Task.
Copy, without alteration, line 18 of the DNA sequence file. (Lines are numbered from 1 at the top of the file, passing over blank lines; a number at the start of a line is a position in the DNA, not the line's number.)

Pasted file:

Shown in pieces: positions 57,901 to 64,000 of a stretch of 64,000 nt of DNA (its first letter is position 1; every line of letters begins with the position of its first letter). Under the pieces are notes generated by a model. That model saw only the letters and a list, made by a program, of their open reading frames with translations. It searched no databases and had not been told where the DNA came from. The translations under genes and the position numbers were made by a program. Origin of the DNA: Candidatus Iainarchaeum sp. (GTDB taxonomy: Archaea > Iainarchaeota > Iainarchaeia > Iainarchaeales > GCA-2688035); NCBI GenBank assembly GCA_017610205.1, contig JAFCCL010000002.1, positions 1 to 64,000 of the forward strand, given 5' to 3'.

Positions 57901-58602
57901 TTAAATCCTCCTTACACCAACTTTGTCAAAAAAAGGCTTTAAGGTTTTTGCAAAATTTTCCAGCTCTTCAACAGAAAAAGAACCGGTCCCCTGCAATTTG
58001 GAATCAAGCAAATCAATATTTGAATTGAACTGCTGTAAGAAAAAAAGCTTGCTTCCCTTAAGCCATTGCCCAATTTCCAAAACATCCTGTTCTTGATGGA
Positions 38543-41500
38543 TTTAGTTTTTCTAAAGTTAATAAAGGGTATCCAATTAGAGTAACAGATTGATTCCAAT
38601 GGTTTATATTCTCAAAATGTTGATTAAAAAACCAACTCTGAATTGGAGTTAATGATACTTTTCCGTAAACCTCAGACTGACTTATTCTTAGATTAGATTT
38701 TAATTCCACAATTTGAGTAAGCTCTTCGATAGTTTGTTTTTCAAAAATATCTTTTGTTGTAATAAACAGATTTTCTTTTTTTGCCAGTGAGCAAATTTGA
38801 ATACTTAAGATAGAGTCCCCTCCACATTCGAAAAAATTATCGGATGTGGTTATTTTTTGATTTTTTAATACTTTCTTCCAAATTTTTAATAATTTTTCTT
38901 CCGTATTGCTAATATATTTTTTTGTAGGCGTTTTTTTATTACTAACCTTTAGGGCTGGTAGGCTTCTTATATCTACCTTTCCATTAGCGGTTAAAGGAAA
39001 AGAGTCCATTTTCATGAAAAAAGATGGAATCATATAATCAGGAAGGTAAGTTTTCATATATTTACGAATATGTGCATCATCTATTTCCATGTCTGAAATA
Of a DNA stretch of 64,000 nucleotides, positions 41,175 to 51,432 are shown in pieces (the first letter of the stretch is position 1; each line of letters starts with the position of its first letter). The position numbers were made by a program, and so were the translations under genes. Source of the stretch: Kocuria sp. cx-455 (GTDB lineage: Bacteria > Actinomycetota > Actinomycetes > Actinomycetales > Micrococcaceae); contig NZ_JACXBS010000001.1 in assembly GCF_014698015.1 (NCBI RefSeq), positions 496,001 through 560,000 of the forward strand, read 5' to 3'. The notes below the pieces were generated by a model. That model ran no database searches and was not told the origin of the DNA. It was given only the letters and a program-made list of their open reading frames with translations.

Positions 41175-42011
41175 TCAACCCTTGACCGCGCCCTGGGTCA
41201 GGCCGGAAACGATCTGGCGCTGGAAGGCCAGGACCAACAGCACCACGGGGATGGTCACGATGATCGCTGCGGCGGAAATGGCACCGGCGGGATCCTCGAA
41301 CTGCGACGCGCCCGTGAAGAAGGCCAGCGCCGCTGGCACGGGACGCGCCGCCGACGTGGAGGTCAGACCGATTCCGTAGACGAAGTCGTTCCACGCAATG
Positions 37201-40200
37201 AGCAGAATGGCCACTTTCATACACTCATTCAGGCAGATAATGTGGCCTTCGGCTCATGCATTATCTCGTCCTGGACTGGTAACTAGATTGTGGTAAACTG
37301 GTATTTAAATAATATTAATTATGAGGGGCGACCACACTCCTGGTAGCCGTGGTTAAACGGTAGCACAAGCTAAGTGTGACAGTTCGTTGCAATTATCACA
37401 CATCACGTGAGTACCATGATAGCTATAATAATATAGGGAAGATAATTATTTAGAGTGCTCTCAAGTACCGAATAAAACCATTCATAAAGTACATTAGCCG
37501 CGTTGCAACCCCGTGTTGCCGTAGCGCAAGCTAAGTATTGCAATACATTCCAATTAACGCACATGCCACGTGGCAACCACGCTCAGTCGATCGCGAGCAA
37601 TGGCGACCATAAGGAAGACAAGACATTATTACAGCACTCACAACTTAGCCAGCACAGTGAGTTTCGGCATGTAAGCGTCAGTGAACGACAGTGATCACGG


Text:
37201 AGCAGAATGGCCACTTTCATACACTCATTCAGGCAGATAATGTGGCCTTCGGCTCATGCATTATCTCGTCCTGGACTGGTAACTAGATTGTGGTAAACTG